Celebrating U.S. Global Health Leadership on the 15th Anniversary of PEPFAR
By Porter DeLaney, Kyle House Group
On December 1st, we celebrated World AIDS Day, and this year we also recognized the 15-year anniversary of the President’s Emergency Plan for AIDS Relief (PEPFAR). PEPFAR is a tremendous success story, and perhaps the best example of how U.S. leadership in global health can achieve transformational change and progress.
When PEPFAR was announced during President George W. Bush’s 2003 State of the Union Address, there were only 50,000 people on the entire continent of Africa on the life-saving anti-retroviral (ARV) treatment. Fifteen years later, PEFPFAR has supported treatment for nearly 15 million people across the globe, including more than 11 million in Africa. PEPFAR also has prevented the mother-to-child transmission of HIV/AIDS for more than 2 million children and successfully cared for nearly 7 million orphans and vulnerable children. Alongside the PEPFAR program, the reach and impact of U.S. leadership on HIV/AIDS has been substantially expanded through U.S. support for the Global Fund to Fight AIDS, TB and Malaria, which has mobilized more than $40 billion from international donors, providing significant leverage to U.S. investments.
While President Bush deserves credit for his bold leadership in creating the PEPFAR program, which is the largest global health initiative focused on a single disease ever undertaken, it could not have been launched, nor sustained over time, if it were not for the strong bipartisan leadership of key Members of Congress, such as Senators Bill Frist, John Kerry, Dick Durbin and Rick Santorum, and Representatives Henry Hyde and Tom Lantos.
The bipartisan support for PEPFAR was on full display again last week when Congress approved another five-year reauthorization of the program, this time behind the leadership of Senators Bob Corker and Robert Menendez and Representatives Ed Royce, Eliot Engel, Chris Smith and Barbara Lee. PEPFAR’s success also is due in large part to the program’s focus on partnerships with other key stakeholders, including the private sector, faith community, and academic and research institutions.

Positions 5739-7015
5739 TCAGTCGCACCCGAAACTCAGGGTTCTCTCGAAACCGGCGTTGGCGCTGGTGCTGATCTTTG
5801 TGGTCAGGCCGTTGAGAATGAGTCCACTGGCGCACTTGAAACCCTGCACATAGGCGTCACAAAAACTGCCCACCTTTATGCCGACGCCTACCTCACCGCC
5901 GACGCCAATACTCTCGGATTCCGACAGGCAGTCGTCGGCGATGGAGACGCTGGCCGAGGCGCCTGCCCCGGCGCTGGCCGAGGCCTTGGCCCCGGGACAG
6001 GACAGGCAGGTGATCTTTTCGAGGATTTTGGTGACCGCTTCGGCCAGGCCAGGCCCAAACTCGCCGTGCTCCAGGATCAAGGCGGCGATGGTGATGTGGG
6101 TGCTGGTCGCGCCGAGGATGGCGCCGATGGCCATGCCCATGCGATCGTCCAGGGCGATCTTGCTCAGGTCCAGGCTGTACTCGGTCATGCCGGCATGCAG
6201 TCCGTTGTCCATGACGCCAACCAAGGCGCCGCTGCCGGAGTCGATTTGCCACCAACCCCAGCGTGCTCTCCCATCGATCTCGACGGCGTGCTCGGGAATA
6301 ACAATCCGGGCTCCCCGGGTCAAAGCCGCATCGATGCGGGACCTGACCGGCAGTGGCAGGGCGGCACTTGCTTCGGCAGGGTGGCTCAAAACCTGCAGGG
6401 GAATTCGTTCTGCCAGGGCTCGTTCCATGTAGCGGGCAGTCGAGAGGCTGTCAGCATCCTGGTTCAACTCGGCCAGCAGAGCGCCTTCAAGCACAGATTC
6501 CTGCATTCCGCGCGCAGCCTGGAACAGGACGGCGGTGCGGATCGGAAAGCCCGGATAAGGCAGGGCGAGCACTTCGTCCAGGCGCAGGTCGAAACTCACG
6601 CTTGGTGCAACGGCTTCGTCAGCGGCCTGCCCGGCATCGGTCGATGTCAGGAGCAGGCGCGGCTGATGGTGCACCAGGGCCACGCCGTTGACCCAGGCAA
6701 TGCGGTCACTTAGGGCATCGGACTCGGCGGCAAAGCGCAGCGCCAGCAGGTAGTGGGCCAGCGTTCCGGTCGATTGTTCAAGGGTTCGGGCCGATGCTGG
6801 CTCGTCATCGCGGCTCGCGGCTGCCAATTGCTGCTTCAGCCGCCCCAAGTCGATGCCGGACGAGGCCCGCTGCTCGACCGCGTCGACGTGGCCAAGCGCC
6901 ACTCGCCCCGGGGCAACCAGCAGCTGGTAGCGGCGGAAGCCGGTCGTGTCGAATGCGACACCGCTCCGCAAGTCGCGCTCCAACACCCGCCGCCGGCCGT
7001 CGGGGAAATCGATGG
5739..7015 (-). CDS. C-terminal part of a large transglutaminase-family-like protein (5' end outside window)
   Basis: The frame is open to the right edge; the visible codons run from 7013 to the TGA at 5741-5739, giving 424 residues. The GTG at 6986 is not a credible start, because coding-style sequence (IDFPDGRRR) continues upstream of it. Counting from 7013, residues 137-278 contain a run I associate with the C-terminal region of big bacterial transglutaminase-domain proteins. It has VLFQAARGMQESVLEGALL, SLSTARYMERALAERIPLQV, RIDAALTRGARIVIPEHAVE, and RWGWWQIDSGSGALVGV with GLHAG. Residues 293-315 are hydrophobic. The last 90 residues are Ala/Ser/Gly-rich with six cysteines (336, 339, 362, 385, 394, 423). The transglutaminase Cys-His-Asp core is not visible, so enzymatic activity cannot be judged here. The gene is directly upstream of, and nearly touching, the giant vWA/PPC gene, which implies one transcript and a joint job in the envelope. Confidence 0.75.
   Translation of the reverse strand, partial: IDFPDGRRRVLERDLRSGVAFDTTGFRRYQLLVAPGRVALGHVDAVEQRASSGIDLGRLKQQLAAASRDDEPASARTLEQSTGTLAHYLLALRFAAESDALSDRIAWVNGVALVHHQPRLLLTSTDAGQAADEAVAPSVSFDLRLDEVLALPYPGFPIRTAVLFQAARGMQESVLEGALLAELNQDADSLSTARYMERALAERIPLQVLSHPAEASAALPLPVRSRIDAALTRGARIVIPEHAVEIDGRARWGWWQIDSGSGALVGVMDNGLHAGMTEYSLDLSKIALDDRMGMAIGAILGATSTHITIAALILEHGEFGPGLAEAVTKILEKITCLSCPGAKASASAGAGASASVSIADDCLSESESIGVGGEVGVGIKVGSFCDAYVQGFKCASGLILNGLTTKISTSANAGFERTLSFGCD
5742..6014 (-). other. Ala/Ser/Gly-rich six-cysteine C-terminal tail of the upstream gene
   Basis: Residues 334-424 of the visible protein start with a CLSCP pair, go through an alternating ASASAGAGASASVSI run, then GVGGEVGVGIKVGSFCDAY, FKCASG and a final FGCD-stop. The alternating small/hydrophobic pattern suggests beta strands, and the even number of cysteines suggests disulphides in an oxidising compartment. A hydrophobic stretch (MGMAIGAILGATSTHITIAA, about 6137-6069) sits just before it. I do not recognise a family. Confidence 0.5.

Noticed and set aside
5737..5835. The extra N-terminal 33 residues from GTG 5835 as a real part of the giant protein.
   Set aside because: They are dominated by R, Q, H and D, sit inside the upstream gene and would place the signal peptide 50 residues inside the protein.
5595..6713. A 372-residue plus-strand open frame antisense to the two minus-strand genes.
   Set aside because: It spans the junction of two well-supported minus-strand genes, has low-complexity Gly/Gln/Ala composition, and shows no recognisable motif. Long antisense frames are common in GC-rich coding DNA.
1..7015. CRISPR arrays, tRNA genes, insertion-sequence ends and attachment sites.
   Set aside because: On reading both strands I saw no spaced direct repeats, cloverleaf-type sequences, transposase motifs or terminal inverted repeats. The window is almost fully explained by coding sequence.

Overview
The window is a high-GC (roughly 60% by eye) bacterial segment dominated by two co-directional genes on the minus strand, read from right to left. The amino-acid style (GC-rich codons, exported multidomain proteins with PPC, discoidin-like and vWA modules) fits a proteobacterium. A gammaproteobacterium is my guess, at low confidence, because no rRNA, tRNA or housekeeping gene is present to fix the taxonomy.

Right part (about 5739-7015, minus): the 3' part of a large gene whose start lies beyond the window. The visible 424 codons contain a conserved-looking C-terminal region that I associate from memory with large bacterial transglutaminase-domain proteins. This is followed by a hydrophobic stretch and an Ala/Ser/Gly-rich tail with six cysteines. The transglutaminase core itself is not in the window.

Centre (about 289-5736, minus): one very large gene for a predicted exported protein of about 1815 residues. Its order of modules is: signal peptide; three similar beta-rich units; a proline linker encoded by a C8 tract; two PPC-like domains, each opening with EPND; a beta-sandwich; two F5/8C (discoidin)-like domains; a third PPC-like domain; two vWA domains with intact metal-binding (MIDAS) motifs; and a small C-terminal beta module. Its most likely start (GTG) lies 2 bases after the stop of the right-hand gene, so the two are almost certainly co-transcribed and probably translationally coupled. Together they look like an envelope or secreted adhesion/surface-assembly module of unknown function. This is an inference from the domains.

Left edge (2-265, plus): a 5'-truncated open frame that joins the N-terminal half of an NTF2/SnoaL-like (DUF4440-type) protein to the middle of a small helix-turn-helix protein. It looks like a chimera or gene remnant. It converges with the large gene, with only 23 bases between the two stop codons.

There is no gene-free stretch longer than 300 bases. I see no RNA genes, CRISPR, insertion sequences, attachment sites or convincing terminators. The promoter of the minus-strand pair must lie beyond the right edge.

The PEPFAR success story is a tremendous example of how U.S. leadership in global health can save the lives of millions and positively change the world for generations to come. PEPFAR is, however, just one of many global health success stories over the last two decades. Thanks in large part to U.S. leadership, the deaths of children under five have been cut in half—from 12 million to less than 6 million per year over the last twenty-five years—and malaria deaths have been reduced by nearly 75 percent in the hardest hit countries. At the same time, a super-charged global immunization campaign, led by the Global Alliance for Vaccines and Immunization (GAVI), has saved millions of lives through the rapid development and delivery of vaccines for diseases such as rotavirus, pneumococcal, polio, and measles.
A lot of work remains in the global fight against HIV/AIDS, and as the U.S. continues to lead in this global effort, there are several lessons that can be applied to our broader global health work. First, in order to achieve the type of impact that we’ve seen with the PEPFAR program, there needs to be Presidential leadership coupled with strong bipartisan support in Congress. Second, it is vital to develop a partnership platform that pulls in the competencies and capabilities from the private sector and civil society. Finally, the ultimate measure for success and sustainability rests with the ability to track and demonstrate results, and to develop true country ownership of these health programs.
As a new Congress comes together at the beginning of 2019, the need for U.S. leadership in global health is greater than ever. While the remarkable progress that has been achieved over the last two decades should be recognized and celebrated, the challenges that lie ahead across the full portfolio of global health, from infectious disease to maternal and child health and nutrition to health security, will require clear and bold leadership from the U.S. government.